Ethics of Job Searches
It was hardly a surprise last month when Rep. Chip Pickering (R-Miss.) voted for a bill on the House floor that was strongly backed by the wireless phone industry.
After all, Pickering — the founder of the House Wireless Caucus — has long been considered a champion of the industry.
But few knew that at the very same time Pickering was interviewing with some of the industry’s top executives for a million-dollar job as head of the wireless industry’s trade association, the Cellular Telecommunications and Internet Association.
After consulting with the House ethics manual, Pickering concluded that he was free to vote for the bill because the legislation benefited the industry as a whole — not any single company, according to spokesman Brian Perry.
Still, Pickering’s discussions with the industry association offers insights into the ethical dilemma that several
Members of Congress may now face as they are courted by various K Street groups for some of the most lucrative lobbying jobs in town.
In the past few months, a half-dozen Members have been mentioned as possible candidates for top lobbying positions with trade associations representing the movie, recording, cable, automobile and wireless phone industries.
Although there are no rules prohibiting Members to weigh job offers in the private sector, House and Senate ethics guideless caution them to be “particularly careful” when considering jobs in industries that could be affected by business before Congress.
“A Member must consider whether it is necessary to abstain from voting or taking other official actions on matters that would affect an outside party with whom the Member is negotiating for or from whom the Member has accepted employment,” according to rules published by the House ethics committee.
The fear, according to remarks once made by then-Sen. Paul Douglas (D-Ill.), is that if a Member of Congress wants a job in the private sector, “he begins to wonder how he can do so if he offends the companies that are involved.”
In other words, a Member may be inclined to advocate for positions favored by the company for which he would like to work.
“As the official broods over these facts,” Douglas continued, “the virtue begins to ooze out of him.”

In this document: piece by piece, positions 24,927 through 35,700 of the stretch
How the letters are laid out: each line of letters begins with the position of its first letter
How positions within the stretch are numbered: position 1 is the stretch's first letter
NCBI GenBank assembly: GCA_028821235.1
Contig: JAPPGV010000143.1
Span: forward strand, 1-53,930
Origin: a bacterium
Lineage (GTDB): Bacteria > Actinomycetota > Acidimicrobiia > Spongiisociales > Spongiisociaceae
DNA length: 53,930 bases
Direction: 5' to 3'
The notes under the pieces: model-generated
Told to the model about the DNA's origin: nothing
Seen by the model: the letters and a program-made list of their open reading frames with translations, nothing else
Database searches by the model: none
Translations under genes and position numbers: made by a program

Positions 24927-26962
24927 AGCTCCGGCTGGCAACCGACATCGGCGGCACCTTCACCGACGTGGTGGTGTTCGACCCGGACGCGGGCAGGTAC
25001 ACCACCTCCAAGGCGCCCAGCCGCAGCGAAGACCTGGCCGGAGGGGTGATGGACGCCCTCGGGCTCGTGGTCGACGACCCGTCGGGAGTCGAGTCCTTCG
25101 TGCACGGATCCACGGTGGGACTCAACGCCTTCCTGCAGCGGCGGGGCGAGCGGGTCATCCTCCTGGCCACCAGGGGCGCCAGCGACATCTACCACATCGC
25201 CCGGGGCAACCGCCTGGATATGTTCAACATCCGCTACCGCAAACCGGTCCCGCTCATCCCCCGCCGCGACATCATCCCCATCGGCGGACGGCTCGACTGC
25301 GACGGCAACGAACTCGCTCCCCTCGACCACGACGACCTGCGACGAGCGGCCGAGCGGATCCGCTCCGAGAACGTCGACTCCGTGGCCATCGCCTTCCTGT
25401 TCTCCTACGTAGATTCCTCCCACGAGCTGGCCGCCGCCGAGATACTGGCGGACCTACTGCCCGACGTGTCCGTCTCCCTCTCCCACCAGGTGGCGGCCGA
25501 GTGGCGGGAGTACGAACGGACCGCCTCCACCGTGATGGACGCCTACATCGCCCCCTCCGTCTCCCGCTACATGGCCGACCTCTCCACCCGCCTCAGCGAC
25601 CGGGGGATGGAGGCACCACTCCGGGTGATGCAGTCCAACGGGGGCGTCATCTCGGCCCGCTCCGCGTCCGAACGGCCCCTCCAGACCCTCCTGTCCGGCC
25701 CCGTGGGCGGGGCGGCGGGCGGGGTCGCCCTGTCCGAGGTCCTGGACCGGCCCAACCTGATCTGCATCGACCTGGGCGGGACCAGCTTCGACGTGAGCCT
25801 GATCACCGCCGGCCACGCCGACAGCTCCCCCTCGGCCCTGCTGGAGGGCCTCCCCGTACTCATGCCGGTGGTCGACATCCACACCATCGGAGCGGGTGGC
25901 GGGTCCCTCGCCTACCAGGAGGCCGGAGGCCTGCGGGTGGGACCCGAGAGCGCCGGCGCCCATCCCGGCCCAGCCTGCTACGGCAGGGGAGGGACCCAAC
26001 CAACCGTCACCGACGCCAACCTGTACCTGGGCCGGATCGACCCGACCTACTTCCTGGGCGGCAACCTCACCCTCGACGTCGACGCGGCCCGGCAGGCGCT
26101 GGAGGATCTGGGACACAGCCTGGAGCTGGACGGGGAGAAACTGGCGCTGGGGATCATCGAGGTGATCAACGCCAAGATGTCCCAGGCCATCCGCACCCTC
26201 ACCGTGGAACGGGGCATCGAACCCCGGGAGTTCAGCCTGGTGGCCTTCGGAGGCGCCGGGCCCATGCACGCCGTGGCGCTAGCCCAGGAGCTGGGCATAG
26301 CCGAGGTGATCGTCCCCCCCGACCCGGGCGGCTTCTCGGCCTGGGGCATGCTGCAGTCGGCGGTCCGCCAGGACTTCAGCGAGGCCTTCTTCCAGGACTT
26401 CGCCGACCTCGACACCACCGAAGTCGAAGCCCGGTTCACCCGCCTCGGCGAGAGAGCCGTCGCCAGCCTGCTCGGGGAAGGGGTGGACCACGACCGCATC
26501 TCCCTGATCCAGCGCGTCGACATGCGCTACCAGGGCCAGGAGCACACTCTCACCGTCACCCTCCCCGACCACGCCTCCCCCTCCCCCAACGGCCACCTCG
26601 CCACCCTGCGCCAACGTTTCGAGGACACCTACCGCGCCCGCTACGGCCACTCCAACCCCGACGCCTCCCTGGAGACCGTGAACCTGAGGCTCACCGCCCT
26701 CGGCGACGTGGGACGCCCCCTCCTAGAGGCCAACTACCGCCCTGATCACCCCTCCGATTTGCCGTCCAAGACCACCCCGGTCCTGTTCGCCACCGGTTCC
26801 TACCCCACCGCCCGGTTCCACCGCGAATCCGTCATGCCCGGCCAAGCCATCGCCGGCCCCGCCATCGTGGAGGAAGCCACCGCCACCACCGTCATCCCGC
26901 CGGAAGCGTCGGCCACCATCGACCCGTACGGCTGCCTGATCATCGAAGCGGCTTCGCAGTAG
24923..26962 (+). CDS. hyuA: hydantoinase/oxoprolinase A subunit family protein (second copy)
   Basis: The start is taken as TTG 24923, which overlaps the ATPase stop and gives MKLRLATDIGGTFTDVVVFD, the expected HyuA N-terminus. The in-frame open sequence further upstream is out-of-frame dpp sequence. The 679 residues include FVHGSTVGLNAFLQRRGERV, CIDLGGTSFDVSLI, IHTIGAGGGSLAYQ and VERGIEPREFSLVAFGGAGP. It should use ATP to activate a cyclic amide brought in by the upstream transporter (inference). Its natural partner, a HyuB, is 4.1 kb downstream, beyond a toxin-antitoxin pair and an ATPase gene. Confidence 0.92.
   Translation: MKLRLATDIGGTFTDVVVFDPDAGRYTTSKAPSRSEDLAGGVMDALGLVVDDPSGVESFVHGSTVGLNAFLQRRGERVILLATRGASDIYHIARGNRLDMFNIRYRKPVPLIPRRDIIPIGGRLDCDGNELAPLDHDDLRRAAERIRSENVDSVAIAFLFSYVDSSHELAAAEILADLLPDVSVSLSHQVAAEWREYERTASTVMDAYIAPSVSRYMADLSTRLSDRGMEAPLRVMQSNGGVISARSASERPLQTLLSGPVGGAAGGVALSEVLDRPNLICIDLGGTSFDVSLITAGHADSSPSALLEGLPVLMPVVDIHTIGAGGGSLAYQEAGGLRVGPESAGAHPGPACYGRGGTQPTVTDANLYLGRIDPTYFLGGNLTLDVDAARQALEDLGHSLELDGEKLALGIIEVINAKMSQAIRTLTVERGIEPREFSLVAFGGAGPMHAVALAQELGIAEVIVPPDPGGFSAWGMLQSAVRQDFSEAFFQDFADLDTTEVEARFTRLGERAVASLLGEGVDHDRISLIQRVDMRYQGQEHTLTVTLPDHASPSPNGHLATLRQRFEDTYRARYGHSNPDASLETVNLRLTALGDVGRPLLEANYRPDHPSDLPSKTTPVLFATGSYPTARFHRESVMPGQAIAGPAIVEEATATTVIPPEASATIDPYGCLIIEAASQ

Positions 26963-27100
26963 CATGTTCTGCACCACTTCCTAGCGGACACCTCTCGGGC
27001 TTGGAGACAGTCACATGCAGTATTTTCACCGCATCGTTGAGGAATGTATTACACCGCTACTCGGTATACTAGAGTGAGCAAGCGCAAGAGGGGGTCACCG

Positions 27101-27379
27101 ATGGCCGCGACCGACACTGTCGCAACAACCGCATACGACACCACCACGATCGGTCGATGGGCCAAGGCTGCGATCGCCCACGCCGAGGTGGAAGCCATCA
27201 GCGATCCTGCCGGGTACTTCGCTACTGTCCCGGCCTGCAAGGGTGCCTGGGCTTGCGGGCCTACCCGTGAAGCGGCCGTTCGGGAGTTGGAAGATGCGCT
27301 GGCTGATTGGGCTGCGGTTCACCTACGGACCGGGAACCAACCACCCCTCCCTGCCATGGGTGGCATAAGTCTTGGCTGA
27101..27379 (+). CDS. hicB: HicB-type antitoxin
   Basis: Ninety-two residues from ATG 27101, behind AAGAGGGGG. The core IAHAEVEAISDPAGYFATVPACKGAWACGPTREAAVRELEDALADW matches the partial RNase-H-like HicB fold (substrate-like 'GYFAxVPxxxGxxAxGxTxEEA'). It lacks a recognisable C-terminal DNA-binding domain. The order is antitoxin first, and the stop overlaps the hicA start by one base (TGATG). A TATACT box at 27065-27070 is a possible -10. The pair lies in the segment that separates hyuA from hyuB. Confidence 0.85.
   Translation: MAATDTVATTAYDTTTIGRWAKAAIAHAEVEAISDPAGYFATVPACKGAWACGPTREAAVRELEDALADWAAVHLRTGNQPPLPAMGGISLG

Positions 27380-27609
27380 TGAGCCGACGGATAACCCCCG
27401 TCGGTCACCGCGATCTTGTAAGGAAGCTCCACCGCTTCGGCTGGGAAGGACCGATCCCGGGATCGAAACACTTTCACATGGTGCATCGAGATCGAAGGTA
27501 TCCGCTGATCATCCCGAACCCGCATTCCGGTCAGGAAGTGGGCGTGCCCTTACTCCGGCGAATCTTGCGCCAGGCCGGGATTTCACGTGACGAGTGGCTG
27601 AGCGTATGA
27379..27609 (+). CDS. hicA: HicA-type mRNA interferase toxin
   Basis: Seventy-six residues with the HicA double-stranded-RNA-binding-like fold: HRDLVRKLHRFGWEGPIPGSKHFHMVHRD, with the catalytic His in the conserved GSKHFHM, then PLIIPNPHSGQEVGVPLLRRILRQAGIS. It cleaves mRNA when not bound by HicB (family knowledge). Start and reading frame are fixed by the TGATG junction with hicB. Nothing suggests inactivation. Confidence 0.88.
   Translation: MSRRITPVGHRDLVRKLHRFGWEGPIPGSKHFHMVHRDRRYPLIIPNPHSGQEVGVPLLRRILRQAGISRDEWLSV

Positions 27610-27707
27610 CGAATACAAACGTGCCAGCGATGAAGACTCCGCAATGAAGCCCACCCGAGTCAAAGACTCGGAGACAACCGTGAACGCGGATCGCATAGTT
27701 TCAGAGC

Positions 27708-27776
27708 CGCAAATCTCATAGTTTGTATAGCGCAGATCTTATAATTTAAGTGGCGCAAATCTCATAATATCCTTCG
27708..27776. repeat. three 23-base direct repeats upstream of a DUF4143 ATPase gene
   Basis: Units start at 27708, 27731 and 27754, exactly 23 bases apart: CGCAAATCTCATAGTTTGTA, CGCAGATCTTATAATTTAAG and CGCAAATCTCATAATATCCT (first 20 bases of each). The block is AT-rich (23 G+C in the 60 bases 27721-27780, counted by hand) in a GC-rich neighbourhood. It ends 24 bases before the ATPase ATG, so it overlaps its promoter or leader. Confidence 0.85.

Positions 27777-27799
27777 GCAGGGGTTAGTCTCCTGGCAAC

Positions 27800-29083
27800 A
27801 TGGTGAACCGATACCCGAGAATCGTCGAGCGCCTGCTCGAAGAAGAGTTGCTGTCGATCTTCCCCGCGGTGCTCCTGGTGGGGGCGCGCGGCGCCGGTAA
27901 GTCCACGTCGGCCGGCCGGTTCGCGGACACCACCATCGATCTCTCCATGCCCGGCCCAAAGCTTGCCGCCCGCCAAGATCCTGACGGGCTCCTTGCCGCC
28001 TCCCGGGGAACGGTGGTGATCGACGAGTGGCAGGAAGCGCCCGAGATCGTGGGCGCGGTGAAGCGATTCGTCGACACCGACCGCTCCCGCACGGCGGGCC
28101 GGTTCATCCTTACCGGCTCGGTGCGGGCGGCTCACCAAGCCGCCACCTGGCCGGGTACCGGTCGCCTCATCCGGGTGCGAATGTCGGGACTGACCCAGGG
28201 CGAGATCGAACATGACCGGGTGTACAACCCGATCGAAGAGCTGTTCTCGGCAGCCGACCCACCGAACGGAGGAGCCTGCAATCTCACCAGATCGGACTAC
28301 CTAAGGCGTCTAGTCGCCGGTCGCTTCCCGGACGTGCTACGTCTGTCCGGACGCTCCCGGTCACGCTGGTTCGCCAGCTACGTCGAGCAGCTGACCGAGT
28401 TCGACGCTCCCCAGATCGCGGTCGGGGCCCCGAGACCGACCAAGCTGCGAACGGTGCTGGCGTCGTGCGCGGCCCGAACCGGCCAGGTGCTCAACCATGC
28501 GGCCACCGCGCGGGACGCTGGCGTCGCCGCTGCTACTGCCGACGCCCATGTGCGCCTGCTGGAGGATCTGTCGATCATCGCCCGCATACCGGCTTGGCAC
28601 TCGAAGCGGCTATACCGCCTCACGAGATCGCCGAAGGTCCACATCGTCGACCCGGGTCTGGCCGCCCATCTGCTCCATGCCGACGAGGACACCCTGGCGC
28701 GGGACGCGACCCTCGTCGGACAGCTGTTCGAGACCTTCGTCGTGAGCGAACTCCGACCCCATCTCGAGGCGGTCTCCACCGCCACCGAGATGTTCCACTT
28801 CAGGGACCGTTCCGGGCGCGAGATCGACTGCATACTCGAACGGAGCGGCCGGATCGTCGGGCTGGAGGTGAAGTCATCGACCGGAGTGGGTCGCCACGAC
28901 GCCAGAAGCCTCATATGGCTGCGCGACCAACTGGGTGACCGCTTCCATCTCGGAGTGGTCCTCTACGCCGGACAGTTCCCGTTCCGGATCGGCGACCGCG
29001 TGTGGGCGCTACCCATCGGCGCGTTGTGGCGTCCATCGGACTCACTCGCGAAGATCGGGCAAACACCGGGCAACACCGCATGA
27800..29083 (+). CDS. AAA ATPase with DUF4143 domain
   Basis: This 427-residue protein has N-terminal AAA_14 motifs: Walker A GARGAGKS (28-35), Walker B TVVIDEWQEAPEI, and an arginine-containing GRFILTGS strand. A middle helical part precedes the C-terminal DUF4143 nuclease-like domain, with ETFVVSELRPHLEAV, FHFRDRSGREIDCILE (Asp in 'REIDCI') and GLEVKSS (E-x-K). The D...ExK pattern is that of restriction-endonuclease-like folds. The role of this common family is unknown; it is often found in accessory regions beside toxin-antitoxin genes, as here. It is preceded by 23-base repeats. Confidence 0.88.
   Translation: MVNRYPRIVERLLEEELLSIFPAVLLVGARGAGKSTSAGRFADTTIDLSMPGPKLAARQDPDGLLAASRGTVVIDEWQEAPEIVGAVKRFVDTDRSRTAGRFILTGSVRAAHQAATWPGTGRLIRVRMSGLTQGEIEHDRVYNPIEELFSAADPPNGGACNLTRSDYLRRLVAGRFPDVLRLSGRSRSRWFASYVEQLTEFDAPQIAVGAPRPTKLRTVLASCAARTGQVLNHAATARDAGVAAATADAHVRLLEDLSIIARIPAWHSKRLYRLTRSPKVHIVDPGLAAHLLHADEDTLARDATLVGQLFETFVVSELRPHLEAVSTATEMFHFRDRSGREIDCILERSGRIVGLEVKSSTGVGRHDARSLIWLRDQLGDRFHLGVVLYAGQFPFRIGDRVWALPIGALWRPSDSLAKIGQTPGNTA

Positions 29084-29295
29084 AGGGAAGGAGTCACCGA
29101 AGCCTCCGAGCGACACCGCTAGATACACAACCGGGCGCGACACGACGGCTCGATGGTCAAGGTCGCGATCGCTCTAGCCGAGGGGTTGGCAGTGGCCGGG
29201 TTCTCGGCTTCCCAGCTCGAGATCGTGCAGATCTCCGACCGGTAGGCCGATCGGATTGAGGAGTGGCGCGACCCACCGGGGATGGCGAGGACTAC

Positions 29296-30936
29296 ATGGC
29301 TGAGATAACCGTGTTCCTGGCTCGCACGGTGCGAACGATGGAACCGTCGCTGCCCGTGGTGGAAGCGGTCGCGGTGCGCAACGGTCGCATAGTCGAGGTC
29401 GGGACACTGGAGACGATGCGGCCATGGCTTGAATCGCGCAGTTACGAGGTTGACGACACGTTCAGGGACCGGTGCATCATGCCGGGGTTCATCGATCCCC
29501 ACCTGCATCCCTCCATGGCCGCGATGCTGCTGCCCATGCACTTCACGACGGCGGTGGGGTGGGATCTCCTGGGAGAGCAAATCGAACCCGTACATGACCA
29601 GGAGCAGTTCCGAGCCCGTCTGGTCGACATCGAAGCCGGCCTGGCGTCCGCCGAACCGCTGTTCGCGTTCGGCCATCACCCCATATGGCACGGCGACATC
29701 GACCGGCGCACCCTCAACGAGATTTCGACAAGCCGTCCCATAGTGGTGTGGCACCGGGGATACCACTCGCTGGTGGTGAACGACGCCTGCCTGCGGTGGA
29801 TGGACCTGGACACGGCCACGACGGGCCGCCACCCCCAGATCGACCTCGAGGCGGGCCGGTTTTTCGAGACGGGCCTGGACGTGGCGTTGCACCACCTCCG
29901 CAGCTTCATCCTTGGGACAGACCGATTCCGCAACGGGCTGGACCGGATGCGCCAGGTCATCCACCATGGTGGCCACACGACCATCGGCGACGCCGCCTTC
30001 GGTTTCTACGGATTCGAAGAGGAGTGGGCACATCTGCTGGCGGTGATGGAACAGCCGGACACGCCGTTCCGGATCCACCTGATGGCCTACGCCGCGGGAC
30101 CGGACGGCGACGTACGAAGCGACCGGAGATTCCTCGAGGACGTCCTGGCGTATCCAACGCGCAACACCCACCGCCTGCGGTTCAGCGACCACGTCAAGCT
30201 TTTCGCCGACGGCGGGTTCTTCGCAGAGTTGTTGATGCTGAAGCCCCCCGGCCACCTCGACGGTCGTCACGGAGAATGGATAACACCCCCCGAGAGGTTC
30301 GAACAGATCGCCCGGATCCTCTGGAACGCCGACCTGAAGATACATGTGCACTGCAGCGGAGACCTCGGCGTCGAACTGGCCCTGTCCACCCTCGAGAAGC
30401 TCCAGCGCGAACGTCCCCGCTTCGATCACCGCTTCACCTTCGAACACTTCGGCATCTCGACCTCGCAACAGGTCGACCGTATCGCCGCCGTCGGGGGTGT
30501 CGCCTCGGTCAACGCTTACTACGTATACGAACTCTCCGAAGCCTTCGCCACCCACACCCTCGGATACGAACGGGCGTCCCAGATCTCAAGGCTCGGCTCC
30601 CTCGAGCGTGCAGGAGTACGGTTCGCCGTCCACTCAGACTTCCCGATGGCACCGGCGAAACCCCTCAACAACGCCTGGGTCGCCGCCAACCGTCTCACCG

Members of Congress deal with the potential for a conflict in different ways. Some hire attorneys or third-party headhunters to negotiate job offers in order to create distance from a potential employer.
Former Rep. Bob Walker (R-Pa.) hired an attorney “to make sure that I stayed inside of all the rules,” before accepting a job with a lobbying firm now known as the Wexler Walker Group.
Walker added: “It’s only wise for people making the transition to make absolutely sure that you don’t have a conflict.”
Three’s Company. Three of K Street’s newest Republican lobbyists have moved in together.
Joe Allbaugh, Andrew Lundquist and Lee Johnson — who each have their own lobbying shops — have decided to rent office space together.
Allbaugh’s wife, Diana, also runs her firm, MDA Capitol Group, out of the space.
The four don’t share any clients for now, but they think that over time the arrangement will lead to opportunities to work together.
“Because we each have different networks, in time we will collaborate on things,” said Johnson, a former Senate Republican leadership aide who founded the Lee Johnson Group.
Johnson, who briefly worked at Winston & Strawn, also just signed up his first two clients: The Long-Term Care Pharmacy Alliance and victim-notification firm Appriss.
Meanwhile, The Lundquist Group has made its first big hire, nabbing Howard Useem, who spent more than two decades on energy issues on Capitol Hill.
Useem and Lundquist worked together when Lundquist was staff director of the Energy and Natural Resources Committee under then-Sen. Frank Murkowski (R-Alaska).
Allbaugh, the former director of the Federal Emergency Management Agency, has impeccable ties to the Bush administration. He’s one of President Bush’s closest personal friends. His work focuses on telecommunications, transportation and homeland security.
Reaching Across the Mississippi. Former Tennessee Gov. Don Sundquist (R) will coordinate efforts with two Democrats from across the Mississippi River to form a new D.C. lobbying operation.
Sundquist, former Sen. David Pryor (Ark.) and former Rep. Beryl Anthony (Ark.) have decided to form the firm Sundquist Pryor.
They will team up with Reagan Deputy Treasury Comptroller Jim Boland, former U.S. Airways lobbyist Ron Reeves and former FedEx Corp. lobbyist Doyle Cloud.
Bush Business Liaison Takes Electronics Industry Position. Adam Goldman, who served as the West Wing’s liaison to the business community, is leaving the Bush administration to take a top post at the Electronic Industries Alliance.
Goldman, deputy director of the White House Office of Public Liaison and a veteran of the 2000 Bush campaign, will be the senior director of government and corporate affairs at the EIA.
Intel-ligent Hire. Jennifer Greeson has joined the Washington office of Intel to manage public affairs for the high-tech company.
Greeson is a former aide to Sen. Chris Dodd (D-Conn.).
Reverse Rainmaker. Holly Smithson, the director of government affairs at the Solid Waste Association of North America, is moving out of the private sector and into the executive branch.
Smithson, who had been with the Solid Waste Association since 1999, will take a position in the Environmental Protection Agency’s office of Congressional and intergovernmental relations.
The native North Carolinian is a veteran of many Tar Heel State Congressional and gubernatorial races, including then-Sen. Jesse Helms’ (R) successful 1996 re-election bid.